Athena Swan

Athena Swan promotes and supports the careers of women in Science, Engineering and Technology (STEM), and aims to address gender inequalities and imbalance in these disciplines and, in particular, the under-representation of women in senior roles.

Thursday, 4 June 2015

In the news - Better advice for ‘Bothered’

Avid readers of the blog or those active on Twitter will remember the Ask Alice advice column last week which suggested unwanted sexual attention from superiors should be ignored unless it 'moves on to other advances.' This column was promptly taken down again after complaints on all social media platforms (part of the column is in our blog post here). Since then, an official apology was issued, followed today by a summary of advice readers have provided to deal with the issue. While the Ask Alice advice clearly wasn't the wisest option, these situations can be highly nuanced and need to be handled carefully to avoid making a bad situation worse, particularly when there is a power imbalance. Hopefully those finding themselves in these situations can use this new advice to find a way out, while the discussion started by Science Careers will continue until real change is observed in workplaces that still tolerate such behaviour.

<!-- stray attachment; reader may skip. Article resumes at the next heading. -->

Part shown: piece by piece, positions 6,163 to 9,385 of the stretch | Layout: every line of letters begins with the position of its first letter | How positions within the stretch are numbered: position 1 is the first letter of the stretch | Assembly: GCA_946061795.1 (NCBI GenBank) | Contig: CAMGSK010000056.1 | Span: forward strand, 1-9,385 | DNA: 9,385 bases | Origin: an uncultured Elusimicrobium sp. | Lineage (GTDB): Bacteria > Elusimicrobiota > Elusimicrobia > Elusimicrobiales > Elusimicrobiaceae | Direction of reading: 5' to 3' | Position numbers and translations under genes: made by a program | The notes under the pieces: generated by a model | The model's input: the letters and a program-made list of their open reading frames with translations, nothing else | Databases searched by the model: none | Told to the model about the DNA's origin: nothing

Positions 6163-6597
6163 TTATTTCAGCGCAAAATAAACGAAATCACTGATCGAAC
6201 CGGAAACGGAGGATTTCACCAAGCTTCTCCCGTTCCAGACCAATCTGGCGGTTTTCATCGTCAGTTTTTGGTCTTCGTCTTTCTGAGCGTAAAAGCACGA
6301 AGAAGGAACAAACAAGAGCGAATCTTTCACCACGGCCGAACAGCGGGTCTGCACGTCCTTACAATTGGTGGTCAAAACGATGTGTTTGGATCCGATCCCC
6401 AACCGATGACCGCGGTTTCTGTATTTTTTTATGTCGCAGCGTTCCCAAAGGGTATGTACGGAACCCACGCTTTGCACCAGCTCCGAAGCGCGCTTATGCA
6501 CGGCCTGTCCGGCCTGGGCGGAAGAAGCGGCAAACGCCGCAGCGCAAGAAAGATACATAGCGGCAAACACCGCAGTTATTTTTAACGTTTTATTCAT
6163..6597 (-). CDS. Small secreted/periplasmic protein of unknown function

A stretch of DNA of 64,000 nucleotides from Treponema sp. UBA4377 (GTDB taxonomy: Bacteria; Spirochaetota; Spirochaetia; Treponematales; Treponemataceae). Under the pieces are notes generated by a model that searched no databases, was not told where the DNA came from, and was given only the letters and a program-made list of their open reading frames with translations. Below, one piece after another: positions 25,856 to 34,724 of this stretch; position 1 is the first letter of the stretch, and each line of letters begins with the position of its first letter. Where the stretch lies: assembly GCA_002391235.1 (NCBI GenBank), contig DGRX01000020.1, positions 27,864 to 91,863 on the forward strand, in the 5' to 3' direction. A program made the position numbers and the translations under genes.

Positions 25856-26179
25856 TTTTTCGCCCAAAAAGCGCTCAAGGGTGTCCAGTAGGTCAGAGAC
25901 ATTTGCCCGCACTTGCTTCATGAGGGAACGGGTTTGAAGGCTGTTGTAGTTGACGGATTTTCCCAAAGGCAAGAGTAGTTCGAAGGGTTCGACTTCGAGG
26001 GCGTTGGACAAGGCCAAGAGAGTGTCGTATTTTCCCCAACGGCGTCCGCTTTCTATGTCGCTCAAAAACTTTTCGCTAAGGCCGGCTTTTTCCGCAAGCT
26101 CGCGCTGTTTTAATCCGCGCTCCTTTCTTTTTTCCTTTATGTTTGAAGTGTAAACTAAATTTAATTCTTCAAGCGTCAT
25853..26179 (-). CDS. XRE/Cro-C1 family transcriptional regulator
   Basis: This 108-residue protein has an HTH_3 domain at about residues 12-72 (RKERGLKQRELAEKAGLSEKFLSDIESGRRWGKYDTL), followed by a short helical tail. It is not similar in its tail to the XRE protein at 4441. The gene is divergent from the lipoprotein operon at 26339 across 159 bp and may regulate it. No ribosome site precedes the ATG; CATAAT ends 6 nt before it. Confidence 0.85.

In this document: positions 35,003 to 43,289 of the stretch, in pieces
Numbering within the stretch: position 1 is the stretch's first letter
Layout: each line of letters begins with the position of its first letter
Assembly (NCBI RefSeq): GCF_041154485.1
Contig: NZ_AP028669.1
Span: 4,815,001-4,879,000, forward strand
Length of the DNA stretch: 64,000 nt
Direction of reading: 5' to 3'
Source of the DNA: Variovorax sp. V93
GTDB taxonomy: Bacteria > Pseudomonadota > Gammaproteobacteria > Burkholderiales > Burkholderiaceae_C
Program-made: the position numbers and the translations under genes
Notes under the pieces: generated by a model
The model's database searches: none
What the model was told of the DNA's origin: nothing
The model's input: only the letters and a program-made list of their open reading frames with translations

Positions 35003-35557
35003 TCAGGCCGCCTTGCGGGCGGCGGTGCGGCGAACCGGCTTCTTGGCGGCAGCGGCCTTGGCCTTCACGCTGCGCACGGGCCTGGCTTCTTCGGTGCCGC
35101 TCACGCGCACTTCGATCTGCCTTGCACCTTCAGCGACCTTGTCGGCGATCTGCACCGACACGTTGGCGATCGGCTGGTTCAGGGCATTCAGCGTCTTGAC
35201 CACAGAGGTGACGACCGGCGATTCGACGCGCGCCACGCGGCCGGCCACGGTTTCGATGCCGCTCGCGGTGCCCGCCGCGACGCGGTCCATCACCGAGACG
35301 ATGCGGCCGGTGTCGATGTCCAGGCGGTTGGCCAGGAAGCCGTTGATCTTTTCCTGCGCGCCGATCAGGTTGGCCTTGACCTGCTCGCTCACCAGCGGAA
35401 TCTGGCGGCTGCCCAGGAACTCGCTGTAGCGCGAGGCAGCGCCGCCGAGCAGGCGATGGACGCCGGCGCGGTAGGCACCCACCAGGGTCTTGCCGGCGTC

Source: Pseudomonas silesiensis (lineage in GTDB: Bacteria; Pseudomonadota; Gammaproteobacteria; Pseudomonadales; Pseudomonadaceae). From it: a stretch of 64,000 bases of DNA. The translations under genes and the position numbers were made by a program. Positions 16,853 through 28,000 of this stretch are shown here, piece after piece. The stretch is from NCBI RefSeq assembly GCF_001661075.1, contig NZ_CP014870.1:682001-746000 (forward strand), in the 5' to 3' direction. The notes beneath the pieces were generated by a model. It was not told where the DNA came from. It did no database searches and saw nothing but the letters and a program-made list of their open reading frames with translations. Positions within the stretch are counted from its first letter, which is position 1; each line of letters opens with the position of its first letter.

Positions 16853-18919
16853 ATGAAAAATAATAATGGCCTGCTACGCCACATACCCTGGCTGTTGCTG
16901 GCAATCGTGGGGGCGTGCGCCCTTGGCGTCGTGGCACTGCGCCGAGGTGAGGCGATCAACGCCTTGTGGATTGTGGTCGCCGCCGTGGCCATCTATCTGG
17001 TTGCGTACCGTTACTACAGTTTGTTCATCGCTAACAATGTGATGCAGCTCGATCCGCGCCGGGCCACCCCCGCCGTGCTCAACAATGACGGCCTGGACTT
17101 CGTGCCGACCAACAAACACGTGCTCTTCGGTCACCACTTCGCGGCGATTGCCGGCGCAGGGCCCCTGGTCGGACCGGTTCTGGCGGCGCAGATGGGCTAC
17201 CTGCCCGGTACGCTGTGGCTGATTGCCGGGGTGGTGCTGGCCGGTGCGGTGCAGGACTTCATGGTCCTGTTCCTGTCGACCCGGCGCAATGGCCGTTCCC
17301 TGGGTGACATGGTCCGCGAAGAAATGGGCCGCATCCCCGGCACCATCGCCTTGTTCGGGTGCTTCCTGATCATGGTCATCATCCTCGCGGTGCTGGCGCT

The deleted Ask Alice post offering advice to “Bothered,” a female postdoc whose male adviser “won’t stop looking down my shirt,” brought a torrent of critical responses. Many critiqued the original advice: “As long as your adviser does not move on to other advances, I suggest you put up with it, with good humor if you can.” Most criticized Science Careers for posting it. And some filled the gap they felt the original post left by offering their own advice to women scientists coping with unwanted attention from a man in a position of power.
In Forbes, philosopher Janet Stemwedel diagnoses a problem with the original advice, which said that the adviser’s behavior didn’t appear to meet the legal definition of sexual harassment: “It matters not a whit whether the behavior rises to the level of unlawful sexual harassment. It undermines professional interactions.” She argues that telling a woman to tolerate the behavior “leaves her stuck in a professional relationship where it may never be possible to engage the adviser’s scientific interest without concerns about engaging his carnal interest.”
Even so, Stemwedel and others agree that confronting such behavior can be risky, given the power structures of science. A first step is to draw the man’s attention to what he is doing and to the fact that it is unwelcome. Astronomer Christina Richey suggests addressing the issue “politely but boldly.” On the Women in Astronomy blog, she writes, “A simple ‘Hey, I’m up here,’ or ‘I’m sure you don’t mean to or didn’t even notice this was occurring (giving them the out for their behavior), but please stop staring at my chest while we talk,’ may be enough to stop the behavior altogether.”

Read more here.

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